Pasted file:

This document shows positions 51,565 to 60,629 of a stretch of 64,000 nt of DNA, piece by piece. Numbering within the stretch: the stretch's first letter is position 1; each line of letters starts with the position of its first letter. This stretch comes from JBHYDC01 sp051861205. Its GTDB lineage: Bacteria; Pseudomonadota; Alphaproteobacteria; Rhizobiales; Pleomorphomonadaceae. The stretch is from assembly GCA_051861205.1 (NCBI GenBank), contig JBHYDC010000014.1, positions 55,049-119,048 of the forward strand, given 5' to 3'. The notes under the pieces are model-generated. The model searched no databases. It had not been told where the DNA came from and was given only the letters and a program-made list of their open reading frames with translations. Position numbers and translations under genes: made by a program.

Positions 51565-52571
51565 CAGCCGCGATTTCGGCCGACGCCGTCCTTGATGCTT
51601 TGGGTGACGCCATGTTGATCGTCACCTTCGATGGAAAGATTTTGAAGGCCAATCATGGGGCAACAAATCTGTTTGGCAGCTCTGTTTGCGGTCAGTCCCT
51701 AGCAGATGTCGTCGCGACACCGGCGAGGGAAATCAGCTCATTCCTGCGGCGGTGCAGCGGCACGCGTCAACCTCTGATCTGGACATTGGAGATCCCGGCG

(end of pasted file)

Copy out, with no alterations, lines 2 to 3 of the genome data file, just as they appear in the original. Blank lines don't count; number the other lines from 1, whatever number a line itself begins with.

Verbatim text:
Positions 51565-52571
51565 CAGCCGCGATTTCGGCCGACGCCGTCCTTGATGCTT